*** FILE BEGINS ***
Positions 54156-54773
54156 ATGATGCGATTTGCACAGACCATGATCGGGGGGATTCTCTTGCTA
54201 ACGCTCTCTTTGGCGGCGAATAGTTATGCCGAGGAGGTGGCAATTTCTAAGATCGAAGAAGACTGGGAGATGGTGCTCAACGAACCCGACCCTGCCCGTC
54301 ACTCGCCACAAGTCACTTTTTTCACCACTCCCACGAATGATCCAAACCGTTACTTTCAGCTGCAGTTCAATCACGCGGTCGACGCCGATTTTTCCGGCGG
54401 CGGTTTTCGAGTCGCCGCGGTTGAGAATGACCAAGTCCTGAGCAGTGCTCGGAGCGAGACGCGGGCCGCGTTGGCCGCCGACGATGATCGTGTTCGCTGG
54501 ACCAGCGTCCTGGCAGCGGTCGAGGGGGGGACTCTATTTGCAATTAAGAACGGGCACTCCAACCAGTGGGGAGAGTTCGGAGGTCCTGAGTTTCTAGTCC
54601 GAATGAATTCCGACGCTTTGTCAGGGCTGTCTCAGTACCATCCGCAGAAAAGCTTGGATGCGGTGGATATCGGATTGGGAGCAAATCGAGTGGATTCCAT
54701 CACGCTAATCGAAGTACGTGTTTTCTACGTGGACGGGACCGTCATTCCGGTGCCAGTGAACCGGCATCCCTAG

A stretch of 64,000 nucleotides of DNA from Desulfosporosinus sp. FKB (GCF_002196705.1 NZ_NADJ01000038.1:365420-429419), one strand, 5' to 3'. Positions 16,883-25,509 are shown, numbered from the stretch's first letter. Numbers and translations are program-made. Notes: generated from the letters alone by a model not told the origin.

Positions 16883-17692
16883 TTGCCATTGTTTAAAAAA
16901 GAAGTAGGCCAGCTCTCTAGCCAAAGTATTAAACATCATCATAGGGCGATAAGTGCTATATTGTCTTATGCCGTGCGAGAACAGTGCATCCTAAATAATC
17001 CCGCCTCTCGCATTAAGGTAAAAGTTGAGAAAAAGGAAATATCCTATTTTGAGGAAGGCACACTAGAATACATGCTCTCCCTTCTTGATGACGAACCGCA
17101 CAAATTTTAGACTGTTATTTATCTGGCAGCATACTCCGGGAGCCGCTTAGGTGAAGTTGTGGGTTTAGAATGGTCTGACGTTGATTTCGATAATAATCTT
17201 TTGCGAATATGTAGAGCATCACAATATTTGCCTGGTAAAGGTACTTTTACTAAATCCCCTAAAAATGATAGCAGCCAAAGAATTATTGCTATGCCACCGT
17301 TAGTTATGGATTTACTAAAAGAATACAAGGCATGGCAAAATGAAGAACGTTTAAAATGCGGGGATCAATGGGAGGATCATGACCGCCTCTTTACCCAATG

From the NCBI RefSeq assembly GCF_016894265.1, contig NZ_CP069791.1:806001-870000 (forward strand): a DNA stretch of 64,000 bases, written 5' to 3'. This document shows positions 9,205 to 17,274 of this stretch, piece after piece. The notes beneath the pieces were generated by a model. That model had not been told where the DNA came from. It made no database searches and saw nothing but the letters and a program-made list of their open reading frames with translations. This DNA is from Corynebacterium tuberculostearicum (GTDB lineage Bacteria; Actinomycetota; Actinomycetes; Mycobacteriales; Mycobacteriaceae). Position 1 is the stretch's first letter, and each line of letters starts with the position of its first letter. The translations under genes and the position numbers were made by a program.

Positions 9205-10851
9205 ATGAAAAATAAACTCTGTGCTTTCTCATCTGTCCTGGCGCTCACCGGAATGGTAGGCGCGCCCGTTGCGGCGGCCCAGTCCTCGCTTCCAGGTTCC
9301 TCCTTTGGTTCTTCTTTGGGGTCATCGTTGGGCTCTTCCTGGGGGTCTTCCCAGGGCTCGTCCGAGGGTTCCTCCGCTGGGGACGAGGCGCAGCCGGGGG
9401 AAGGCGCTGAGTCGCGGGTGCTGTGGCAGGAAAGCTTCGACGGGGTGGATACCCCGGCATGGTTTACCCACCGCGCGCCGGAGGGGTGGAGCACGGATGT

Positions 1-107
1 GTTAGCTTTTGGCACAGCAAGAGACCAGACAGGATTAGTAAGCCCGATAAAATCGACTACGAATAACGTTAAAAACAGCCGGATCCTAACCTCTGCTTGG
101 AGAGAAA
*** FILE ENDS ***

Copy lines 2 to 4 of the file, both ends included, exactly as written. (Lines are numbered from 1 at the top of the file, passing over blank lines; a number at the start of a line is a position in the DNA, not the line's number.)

54156 ATGATGCGATTTGCACAGACCATGATCGGGGGGATTCTCTTGCTA
54201 ACGCTCTCTTTGGCGGCGAATAGTTATGCCGAGGAGGTGGCAATTTCTAAGATCGAAGAAGACTGGGAGATGGTGCTCAACGAACCCGACCCTGCCCGTC
54301 ACTCGCCACAAGTCACTTTTTTCACCACTCCCACGAATGATCCAAACCGTTACTTTCAGCTGCAGTTCAATCACGCGGTCGACGCCGATTTTTCCGGCGG